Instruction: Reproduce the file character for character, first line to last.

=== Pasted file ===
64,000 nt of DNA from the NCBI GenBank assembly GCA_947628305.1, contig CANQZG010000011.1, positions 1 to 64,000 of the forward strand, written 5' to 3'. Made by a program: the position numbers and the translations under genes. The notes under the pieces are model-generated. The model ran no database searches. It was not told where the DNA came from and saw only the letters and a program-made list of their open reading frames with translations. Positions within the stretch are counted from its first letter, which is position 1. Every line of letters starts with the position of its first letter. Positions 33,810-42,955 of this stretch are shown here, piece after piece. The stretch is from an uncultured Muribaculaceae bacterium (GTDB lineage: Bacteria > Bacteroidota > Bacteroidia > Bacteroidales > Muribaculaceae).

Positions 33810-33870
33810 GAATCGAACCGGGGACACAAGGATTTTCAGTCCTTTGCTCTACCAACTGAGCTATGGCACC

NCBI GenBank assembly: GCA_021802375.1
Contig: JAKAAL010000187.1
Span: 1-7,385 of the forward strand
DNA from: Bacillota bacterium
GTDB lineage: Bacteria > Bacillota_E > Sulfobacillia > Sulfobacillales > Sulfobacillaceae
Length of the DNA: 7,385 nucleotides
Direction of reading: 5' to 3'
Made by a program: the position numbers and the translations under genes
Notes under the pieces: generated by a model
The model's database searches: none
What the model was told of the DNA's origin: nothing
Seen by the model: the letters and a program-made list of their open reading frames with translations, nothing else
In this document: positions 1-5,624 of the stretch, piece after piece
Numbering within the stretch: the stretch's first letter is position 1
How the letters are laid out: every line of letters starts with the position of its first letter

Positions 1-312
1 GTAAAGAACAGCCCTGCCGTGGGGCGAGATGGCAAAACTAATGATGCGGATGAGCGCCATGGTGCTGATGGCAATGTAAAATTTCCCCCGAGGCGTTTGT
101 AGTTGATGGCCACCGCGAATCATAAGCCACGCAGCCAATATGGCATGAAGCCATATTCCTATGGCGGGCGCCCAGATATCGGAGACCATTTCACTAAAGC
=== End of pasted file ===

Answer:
64,000 nt of DNA from the NCBI GenBank assembly GCA_947628305.1, contig CANQZG010000011.1, positions 1 to 64,000 of the forward strand, written 5' to 3'. Made by a program: the position numbers and the translations under genes. The notes under the pieces are model-generated. The model ran no database searches. It was not told where the DNA came from and saw only the letters and a program-made list of their open reading frames with translations. Positions within the stretch are counted from its first letter, which is position 1. Every line of letters starts with the position of its first letter. Positions 33,810-42,955 of this stretch are shown here, piece after piece. The stretch is from an uncultured Muribaculaceae bacterium (GTDB lineage: Bacteria > Bacteroidota > Bacteroidia > Bacteroidales > Muribaculaceae).

Positions 33810-33870
33810 GAATCGAACCGGGGACACAAGGATTTTCAGTCCTTTGCTCTACCAACTGAGCTATGGCACC

NCBI GenBank assembly: GCA_021802375.1
Contig: JAKAAL010000187.1
Span: 1-7,385 of the forward strand
DNA from: Bacillota bacterium
GTDB lineage: Bacteria > Bacillota_E > Sulfobacillia > Sulfobacillales > Sulfobacillaceae
Length of the DNA: 7,385 nucleotides
Direction of reading: 5' to 3'
Made by a program: the position numbers and the translations under genes
Notes under the pieces: generated by a model
The model's database searches: none
What the model was told of the DNA's origin: nothing
Seen by the model: the letters and a program-made list of their open reading frames with translations, nothing else
In this document: positions 1-5,624 of the stretch, piece after piece
Numbering within the stretch: the stretch's first letter is position 1
How the letters are laid out: every line of letters starts with the position of its first letter

Positions 1-312
1 GTAAAGAACAGCCCTGCCGTGGGGCGAGATGGCAAAACTAATGATGCGGATGAGCGCCATGGTGCTGATGGCAATGTAAAATTTCCCCCGAGGCGTTTGT
101 AGTTGATGGCCACCGCGAATCATAAGCCACGCAGCCAATATGGCATGAAGCCATATTCCTATGGCGGGCGCCCAGATATCGGAGACCATTTCACTAAAGC